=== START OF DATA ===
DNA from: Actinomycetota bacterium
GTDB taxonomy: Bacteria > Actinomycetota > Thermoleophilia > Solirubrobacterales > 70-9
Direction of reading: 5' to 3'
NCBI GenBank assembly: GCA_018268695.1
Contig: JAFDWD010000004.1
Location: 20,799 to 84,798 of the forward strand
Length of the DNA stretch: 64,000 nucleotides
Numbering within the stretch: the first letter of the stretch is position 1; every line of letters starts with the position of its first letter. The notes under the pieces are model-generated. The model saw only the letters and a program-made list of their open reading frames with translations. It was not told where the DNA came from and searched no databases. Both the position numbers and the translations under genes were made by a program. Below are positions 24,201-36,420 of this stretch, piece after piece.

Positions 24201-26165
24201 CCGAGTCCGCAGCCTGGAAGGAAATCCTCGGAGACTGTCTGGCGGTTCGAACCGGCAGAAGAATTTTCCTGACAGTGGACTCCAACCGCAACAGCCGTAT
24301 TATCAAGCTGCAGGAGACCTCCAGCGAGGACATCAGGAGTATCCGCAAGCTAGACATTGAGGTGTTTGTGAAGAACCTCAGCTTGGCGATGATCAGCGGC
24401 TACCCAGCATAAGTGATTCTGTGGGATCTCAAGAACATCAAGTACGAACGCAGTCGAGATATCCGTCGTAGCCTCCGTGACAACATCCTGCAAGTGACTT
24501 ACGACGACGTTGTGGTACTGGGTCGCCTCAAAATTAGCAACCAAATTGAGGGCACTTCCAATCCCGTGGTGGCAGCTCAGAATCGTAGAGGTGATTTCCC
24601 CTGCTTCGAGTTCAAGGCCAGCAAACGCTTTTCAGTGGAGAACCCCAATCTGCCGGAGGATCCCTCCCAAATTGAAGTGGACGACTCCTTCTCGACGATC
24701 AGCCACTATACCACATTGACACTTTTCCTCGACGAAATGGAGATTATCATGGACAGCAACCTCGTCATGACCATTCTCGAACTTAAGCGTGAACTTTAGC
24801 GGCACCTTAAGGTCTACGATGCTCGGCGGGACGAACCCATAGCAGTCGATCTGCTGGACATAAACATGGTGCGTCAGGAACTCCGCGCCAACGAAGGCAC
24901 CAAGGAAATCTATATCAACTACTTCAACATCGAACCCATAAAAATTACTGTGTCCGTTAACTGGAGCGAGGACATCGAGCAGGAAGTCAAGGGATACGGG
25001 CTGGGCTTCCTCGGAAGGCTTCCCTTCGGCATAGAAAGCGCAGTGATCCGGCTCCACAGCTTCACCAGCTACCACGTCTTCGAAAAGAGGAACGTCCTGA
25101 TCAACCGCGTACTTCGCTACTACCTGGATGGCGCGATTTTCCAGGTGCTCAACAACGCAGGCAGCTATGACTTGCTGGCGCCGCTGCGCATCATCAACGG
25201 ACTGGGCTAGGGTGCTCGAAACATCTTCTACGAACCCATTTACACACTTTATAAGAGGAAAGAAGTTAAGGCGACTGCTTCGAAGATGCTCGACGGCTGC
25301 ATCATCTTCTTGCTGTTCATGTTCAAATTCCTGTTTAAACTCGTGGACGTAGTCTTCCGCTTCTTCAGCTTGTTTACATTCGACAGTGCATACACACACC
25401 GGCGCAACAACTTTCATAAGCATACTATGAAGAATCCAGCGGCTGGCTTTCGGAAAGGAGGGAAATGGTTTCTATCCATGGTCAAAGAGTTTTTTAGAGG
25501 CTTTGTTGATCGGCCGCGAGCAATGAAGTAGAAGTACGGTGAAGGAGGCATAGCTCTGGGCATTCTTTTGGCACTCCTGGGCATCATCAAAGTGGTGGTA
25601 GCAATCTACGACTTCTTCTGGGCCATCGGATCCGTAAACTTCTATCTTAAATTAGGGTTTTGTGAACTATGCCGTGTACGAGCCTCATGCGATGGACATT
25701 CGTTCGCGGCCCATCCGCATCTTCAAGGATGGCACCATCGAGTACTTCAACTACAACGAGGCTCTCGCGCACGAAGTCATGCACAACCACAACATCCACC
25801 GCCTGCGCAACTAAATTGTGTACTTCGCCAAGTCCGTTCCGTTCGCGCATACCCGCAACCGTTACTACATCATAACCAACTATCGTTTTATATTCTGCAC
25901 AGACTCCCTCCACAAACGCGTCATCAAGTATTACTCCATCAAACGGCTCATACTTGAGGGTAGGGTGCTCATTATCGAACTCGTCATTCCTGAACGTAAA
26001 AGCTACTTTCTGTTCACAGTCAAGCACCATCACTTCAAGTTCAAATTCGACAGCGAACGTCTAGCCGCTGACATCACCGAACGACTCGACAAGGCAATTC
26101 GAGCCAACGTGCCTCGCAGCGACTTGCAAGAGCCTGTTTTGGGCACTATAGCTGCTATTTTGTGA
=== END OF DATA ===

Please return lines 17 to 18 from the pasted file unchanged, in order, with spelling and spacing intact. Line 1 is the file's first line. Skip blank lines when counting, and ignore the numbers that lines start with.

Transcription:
24901 CAAGGAAATCTATATCAACTACTTCAACATCGAACCCATAAAAATTACTGTGTCCGTTAACTGGAGCGAGGACATCGAGCAGGAAGTCAAGGGATACGGG
25001 CTGGGCTTCCTCGGAAGGCTTCCCTTCGGCATAGAAAGCGCAGTGATCCGGCTCCACAGCTTCACCAGCTACCACGTCTTCGAAAAGAGGAACGTCCTGA